Richard Dorment of The Daily Telegraph commented: ‘Adults and children lie on their backs staring up at the ceiling, often moving their arms and legs in a sweet, sad effort to find their own reflections in the swarming mass of undifferentiated shapes in the distance’, while The Guardian described visitors as ‘conscious spectators rather than a passive awestruck audience’. Artist Olafur Eliasson has often used weather as the basis for exploring ideas of experience, mediation and representation. His installations regularly feature elements appropriated from nature – billowing steam replicating a water geyser, glistening rainbows or fog-filled rooms, introducing ‘natural’ phenomena, such as water, mist or light, into a city street or an art gallery.

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Visual arts and health The contribution of the arts to health and well-being has long been recognised. Artists not only create commissioned artworks for healthcare buildings, but also engage directly with patients, managers and healthcare staff to support their wellbeing and quality of life. In health settings, artists work professionally in: hospitals community health helping train medical staff collaborative research and development with medical scientists and doctors In the wider community, the arts contribute to health and well-being, to enhancing social relationships, social cohesion and a sense of purpose and engagement, and to building social capital – a major determinant of health. Arts Council England is developing a national arts in health and well-being strategy, including a national action plan. There is an underdeveloped potential for the particular role of the visual arts across the healthcare and medical professions, including helping patients to maintain a sense of personal dignity and control over their situation in what are often distressing circumstances. Design and visual arts in healthcare Countless examples, some included in our case studies, show the difference which the visual arts and good design can make to people’s perceptions of hospitals. NHS Estates – supported by the Department of Health – the Royal Institute of British Architects (RIBA) and Commission for Architecture and the Built Environment (CABE) recognise the importance of combining high-quality architecture, art and design for patient and staff satisfaction and well-being. Enhancing the Healing Environment is a pioneering programme funded by the King’s Fund and supported by NHS Estates which took a nurse-led approach to environmental enhancements in 32 London Acute NHS Trusts. The programme recognises the particular contribution of the visual arts to reducing stress, to education and to improving wayfinding in healthcare environments (NHS Estates, 2005). An evaluation of the programme found that the benefits included reduced

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levels of vandalism and violence, faster patient recuperation and higher levels of recruitment and retention (Cochrane, 2005). Surveys show that people positively value art programmes in hospitals and other healthcare environments. Research carried out under the auspices of the Enhancing the Healing Environment initiative found that patients are sensitive and articulate about their architectural environment and make better progress when treated in purpose-designed modern buildings rather than in old ones. A study of patients in new build accommodation at Poole Hospital Trust and the South Downs Health Trust in Brighton was able to compare data from before and after the new build (Lawson, 2003). It found that: • • • • in the mental health sector, patient treatment times were reduced by 14% and patients were less abusive in the general medical sector, non-operative treatment times fell by 21% and patients required less analgesic medication patients and staff rated treatment and staff caring as better than before costs were not significantly higher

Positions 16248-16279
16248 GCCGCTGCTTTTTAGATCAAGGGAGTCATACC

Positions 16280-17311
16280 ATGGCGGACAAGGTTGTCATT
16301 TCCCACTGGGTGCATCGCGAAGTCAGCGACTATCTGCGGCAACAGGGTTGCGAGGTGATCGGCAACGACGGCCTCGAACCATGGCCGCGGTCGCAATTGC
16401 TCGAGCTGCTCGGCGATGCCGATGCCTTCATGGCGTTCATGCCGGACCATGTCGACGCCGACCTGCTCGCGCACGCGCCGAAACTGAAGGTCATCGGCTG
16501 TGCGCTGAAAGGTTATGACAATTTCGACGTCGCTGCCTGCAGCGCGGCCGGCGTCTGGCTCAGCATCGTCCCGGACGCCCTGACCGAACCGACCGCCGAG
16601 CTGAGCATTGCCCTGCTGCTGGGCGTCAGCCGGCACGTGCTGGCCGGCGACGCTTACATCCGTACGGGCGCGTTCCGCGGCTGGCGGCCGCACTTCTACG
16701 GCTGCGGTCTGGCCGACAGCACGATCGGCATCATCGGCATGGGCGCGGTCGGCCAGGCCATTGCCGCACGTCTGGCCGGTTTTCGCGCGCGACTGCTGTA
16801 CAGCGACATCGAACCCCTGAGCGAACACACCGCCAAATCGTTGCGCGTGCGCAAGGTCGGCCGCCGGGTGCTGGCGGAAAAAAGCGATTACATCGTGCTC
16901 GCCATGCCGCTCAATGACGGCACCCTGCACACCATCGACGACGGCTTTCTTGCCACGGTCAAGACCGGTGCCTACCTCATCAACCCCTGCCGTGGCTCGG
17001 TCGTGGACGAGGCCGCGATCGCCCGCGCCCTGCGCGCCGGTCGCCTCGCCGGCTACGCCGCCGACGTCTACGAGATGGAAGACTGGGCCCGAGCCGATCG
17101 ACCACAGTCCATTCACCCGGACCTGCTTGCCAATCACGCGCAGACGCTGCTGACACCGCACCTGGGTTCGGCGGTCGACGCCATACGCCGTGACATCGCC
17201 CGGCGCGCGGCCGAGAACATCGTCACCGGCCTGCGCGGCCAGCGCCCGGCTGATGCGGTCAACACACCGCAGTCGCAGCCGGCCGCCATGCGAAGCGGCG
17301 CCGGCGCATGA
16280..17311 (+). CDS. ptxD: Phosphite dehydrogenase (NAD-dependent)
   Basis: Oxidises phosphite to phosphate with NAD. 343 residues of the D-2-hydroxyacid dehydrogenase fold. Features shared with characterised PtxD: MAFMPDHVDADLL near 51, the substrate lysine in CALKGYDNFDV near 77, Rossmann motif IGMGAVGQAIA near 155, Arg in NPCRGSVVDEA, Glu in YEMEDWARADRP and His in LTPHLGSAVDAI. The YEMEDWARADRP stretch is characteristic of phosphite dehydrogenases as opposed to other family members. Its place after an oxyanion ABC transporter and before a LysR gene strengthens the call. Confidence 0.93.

In the words of women attending the new Barts and London Breast Care Centre, most patients would rather be ‘anywhere but here’. However, the Breast Care Centre, which integrated bold and imaginative artwork into its renovation programme, took first place in the patient environment category of the 2005 Building Better Healthcare Awards for providing a welcoming, comfortable and reassuring physical environment for patients, their families and staff, who are often experiencing high levels of stress (case study 9). Evaluation of the new purpose-built Bristol Children’s Hospital, which integrated artwork by over 20 artists throughout the building, found that the role of art and design was recognised and valued by children, patients and staff. The artworks helped ‘to welcome, distract and identify the hospital as a child-friendly environment’ (Redshaw, 2004). At Chelsea and Westminster Hospital, research showed that arts in health programmes play a part in staff decisions about where they choose to work and whether they plan to stay in post (case study 10). Evaluations of arts in health programmes at East Sussex Hospital Trust found that involvement in creative arts promoted a sense of value, well-being and social interaction among staff. Staff have also been provided with a range of professional and vocational development opportunities (case study 11). Enhancing medical training 37

The visual arts can help develop observational skills which are valuable in a range of health settings, not just in surgery. First year medical students taking part in art appreciation classes describing photographs of dermatological lesions significantly improved their observational skills. • • • • A course at the Peninsula Medical School in Exeter and Plymouth involved an artist working with a life model to demonstrate and teach dissection and anatomy in the context of a living body King’s College Hospital initiated a visual arts course for medical students in 1999, aiming to visualise the body by establishing a link between the arts and science University College Hospital runs participatory visual arts courses for practising healthcare professionals to refresh their medical practice